For anyone undecided on Prop 1, I urge you to look at Seattle Transit Blog‘s coverage, especially if you’ve been reading the Seattle Times editorials on the subject which are weak, lazy, and simplistic. The writers at STB have done the digging and hard work to understand how to make our system more efficient. They’ve been doing this for years and have had a great number of successes. Improvement has been a continual process, which accelerated during the funding crunch that started in 2008 due to declining sales tax revenue.
The funding package is regressive and, frankly, terrible, but it’s the only funding tool currently available to Metro, short of further fare increases. (Which are also regressive, have been done several times, and is also part of this package). Even if the system doesn’t work for you, and it won’t for a great number of trips, please know that the vast majority of buses I drive typically become full, or often overloaded, at key chokepoints. The system really works to keep a lot of cars off of the roads, especially at key chokepoints. Even the (decreasing number of) “empty” buses that critics like to gripe about contribute to the cause, although that is a more complicated discussion (see below).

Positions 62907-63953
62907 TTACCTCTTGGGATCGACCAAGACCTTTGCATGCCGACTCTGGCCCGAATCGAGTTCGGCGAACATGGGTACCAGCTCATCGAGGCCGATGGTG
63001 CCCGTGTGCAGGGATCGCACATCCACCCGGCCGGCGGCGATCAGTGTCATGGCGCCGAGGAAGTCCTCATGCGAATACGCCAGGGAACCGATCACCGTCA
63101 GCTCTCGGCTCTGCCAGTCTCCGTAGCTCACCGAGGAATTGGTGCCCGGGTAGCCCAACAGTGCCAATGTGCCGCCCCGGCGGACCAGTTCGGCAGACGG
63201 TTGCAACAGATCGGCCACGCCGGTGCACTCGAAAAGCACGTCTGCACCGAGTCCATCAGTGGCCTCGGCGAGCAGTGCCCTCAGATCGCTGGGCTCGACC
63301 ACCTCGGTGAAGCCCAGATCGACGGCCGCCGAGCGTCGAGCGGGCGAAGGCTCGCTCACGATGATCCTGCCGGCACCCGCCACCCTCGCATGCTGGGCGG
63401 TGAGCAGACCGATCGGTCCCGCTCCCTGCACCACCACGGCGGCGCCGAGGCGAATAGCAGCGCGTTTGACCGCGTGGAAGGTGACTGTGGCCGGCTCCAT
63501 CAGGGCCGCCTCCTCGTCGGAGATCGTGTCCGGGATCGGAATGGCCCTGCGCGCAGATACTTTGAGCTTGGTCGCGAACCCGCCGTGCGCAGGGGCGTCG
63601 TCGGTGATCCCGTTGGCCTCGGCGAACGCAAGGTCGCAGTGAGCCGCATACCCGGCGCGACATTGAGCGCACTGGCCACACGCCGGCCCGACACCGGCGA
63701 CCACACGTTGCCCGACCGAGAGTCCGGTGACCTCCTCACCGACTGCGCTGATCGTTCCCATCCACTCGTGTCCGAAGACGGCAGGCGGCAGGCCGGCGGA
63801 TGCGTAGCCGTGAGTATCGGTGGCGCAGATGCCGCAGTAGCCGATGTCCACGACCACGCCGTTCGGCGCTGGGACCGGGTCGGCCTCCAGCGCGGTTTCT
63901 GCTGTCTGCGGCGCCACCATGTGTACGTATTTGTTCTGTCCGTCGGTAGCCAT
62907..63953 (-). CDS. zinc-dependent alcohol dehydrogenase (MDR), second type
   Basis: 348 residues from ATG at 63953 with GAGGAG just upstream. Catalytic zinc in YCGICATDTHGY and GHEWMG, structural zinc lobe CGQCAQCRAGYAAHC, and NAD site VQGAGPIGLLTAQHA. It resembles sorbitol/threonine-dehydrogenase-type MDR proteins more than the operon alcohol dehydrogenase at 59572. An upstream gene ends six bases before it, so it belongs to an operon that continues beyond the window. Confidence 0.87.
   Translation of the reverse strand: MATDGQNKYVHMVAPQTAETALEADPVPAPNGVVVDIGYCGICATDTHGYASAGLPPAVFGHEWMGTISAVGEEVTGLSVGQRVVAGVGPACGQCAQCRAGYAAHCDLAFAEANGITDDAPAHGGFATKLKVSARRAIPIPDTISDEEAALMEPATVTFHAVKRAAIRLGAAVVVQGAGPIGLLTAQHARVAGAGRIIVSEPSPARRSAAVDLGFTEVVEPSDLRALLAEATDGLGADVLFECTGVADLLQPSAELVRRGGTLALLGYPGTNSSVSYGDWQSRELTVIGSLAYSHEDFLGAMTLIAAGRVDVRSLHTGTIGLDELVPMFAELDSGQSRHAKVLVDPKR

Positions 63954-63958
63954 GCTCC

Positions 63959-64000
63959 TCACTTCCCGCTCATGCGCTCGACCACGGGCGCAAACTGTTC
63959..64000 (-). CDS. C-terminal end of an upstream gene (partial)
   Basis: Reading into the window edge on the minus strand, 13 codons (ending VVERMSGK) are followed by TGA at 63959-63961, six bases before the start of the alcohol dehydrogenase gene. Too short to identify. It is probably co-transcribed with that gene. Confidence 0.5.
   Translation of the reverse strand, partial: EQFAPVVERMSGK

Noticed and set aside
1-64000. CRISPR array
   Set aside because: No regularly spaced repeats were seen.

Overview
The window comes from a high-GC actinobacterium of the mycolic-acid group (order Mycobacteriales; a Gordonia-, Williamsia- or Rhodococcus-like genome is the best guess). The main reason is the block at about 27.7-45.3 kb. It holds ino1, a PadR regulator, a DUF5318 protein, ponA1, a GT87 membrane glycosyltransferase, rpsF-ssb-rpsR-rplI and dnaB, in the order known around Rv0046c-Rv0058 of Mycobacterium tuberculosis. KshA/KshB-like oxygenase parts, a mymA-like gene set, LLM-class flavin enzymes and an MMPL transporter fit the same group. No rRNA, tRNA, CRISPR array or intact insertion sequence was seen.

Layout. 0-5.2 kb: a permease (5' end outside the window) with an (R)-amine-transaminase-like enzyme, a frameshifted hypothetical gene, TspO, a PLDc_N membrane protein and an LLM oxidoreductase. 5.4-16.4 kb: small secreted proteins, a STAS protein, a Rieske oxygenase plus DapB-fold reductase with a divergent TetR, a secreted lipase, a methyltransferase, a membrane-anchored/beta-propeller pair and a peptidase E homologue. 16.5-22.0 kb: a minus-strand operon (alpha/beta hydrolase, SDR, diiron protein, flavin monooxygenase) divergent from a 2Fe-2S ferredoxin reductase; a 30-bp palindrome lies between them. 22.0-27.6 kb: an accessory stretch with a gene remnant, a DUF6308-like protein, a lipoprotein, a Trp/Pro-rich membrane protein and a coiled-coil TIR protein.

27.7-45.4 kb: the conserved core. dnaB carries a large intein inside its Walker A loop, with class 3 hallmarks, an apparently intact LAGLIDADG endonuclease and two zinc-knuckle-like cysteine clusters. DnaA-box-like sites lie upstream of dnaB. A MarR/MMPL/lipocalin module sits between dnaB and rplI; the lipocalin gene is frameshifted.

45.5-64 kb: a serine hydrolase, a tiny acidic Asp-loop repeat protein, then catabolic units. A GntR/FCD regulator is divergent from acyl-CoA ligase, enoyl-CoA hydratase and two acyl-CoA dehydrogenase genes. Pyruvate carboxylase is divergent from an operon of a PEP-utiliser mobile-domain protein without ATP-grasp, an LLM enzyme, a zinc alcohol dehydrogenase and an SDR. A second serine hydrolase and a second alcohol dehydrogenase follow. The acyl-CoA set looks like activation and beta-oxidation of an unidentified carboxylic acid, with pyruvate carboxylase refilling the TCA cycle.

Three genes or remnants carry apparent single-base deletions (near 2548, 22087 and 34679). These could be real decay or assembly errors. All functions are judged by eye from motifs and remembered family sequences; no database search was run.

If anybody has questions about how Metro has been improving efficiency, what changes are coming, and the political roadblocks that are beyond Metro’s control, I am happy to sit down over coffee, beer, or hard liquor to explain what I’ve learned over these years at Metro. (Hard liquor is for the discussions of political shenanigans that arise every time Metro proposes changes to the system – Don’t worry, we don’t need to drive afterwards – I know how to get virtually anywhere in the area by transit )
In his letter to the Seattle Times editor titled “Automobile Mondays“, Dean Trier of Redmond asserts that I “don’t pay a penny for the right to pedal over roads”. That’s strange… I remember sending in my property taxes, did the county not receive them? Sales tax? Yup, I’ve got loads of receipts. Registration fees? I own two cars so I pay those too.
Oddly enough, Mr Trier omits mentioning the one tax he likely pays more of than I do: Gas taxes. Ok, you’ve got me there, except for one small problem: The vast majority of funds for the local roads and trails that we cyclists use come from property and sales taxes, not gas taxes. Check any budget for any municipality or county and you will see this is true.
So, Mr Trier, I think I’ve paid plenty of pennies for my right to pedal over the road. How about cutting me some slack? After all, if I pedal somewhere, I won’t be taking up a parking spot. I’ll leave that open for you.